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From: "Ian Buckner"
Subject: OT:Re: Digital divide by ten, 1949 style
Date: Tue, 24 Sep 2002 10:10:39 +0100
Organization: Agilent Technologies
References: <3D84D4B3.50B511EF@webaccess.net> <3D850A3C.31381AD5@webaccess.net> <3D852DB5.2AEB8909@webaccess.net> <3D856710.79959F55@webaccess.net>
NNTP-Posting-Date: Tue, 24 Sep 2002 09:10:41 +0000 (UTC)
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"David Lesher" wrote in message
> Chuck Simmons writes:
> >The 866 was not really hefty. Rather small as I remember and used
> >power stuff. The 872 was fairly hefty but the 575 was definitely
> Eons ago, we worked on RF heaters for a plastic dish plant. It was
> a LC circuit; you put the pellet between the cap plates and ran it
> for ~2 minutes. It was allegedly at some 27Mhz ISM frequency.
> For some reason, there was a notable lack of CB antennas [Hey, I
> eons ago..] in that area.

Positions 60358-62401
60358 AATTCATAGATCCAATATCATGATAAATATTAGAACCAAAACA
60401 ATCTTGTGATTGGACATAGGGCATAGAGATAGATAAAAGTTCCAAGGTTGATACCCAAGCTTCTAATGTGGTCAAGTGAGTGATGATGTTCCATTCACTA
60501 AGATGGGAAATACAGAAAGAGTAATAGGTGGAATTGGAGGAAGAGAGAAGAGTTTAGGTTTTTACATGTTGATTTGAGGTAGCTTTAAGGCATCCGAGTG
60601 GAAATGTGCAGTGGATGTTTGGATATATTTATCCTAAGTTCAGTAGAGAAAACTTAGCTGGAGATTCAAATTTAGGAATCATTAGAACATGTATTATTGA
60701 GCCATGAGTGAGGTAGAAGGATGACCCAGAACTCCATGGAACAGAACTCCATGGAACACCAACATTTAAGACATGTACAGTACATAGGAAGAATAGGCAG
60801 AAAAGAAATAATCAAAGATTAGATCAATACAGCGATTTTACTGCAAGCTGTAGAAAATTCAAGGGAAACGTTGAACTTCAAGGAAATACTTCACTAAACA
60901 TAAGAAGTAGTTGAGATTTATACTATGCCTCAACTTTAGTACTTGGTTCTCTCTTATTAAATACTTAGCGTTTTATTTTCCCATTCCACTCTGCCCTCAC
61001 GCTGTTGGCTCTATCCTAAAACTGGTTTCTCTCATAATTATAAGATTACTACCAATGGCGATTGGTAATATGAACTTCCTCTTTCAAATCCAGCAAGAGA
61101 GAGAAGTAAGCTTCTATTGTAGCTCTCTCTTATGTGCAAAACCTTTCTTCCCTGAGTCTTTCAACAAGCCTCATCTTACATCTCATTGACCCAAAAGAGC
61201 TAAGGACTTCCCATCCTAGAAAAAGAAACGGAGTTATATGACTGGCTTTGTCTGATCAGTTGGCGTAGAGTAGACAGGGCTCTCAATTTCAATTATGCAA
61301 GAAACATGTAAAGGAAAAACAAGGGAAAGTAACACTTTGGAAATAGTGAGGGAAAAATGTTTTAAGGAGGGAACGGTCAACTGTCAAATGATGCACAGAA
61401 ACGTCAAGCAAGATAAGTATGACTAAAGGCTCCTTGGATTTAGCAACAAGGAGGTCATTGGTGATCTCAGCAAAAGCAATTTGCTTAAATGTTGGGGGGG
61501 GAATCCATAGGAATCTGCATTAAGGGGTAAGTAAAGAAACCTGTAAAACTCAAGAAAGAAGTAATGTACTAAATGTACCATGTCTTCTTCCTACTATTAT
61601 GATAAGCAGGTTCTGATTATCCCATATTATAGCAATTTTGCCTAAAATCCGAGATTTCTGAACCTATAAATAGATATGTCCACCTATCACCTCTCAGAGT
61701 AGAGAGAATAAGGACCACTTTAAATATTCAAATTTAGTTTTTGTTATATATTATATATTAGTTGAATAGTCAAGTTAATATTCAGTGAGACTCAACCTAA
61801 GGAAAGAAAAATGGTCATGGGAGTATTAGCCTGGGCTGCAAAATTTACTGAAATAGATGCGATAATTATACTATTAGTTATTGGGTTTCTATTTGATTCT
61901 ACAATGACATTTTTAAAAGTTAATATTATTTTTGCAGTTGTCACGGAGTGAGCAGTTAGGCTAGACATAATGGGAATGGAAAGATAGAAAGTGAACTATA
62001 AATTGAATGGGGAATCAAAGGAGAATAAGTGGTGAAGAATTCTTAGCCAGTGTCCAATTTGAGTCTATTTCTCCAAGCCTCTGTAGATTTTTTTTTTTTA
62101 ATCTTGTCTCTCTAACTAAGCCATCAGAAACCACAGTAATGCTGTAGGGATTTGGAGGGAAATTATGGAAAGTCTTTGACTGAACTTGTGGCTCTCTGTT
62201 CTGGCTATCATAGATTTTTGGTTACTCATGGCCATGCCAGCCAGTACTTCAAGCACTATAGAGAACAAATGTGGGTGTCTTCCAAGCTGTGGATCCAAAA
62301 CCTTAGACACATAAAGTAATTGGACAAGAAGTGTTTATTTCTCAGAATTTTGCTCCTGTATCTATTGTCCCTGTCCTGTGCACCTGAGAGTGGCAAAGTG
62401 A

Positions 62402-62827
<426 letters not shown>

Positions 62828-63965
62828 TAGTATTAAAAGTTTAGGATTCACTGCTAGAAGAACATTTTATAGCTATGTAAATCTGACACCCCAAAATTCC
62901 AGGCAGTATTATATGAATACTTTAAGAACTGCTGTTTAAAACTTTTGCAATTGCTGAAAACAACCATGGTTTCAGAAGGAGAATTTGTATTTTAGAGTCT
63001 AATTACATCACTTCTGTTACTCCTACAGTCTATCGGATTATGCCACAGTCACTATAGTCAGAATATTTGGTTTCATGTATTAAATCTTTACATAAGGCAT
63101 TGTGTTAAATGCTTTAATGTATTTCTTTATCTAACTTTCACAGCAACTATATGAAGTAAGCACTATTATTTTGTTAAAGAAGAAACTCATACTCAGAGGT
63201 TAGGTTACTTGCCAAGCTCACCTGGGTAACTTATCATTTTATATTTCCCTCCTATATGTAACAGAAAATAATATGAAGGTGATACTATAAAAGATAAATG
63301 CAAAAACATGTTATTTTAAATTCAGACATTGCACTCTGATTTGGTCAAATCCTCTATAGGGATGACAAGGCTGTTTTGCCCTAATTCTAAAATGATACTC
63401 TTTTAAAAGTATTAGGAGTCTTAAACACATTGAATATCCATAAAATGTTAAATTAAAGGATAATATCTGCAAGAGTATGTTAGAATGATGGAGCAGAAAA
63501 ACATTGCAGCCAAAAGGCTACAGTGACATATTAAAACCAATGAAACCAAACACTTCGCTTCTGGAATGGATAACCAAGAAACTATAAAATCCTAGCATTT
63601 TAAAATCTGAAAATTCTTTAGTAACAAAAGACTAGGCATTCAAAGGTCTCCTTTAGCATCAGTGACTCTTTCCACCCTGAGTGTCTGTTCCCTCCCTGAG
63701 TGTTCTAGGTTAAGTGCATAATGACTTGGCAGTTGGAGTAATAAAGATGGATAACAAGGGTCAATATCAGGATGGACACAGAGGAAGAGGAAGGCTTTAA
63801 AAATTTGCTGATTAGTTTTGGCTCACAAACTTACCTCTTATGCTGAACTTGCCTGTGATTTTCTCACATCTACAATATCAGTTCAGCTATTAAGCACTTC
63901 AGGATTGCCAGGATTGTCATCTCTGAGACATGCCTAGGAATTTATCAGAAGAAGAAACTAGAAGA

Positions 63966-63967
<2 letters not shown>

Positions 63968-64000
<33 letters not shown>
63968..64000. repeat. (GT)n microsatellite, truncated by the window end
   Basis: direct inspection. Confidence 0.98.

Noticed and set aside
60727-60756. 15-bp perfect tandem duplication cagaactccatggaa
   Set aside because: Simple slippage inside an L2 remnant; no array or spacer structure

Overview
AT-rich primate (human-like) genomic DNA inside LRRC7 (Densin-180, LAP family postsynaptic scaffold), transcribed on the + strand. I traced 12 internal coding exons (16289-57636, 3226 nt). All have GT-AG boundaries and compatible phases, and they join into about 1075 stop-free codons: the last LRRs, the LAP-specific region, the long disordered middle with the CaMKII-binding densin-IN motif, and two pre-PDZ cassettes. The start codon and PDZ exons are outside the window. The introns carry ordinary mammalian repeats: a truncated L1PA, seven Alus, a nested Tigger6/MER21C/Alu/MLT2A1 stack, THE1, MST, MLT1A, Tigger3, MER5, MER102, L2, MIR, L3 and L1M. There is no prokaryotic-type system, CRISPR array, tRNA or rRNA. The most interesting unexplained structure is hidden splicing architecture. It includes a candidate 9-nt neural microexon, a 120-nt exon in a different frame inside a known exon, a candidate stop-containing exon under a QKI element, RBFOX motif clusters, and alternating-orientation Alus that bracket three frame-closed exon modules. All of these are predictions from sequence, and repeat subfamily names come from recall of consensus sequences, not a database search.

Long ago I once worked with a guy who did his MSc at Jodrell Bank
telescope. They had very intermittent, severe interference. This was
traced to a furniture factory a few miles away. They were using a
for curing the glue used to assemble the furniture.
Instead of a pellet of plastic they put the entire piece of furniture
in the hot spot.
The trouble was they made the chair part of the RF resonant circuit,
and as the
glue cured, the oscillation frequency varied and (with the right size
of chair) swept
across one of the bands the radio telescope was using. So there would
interference for months, until it was time to do a batch of just the
right size chairs...
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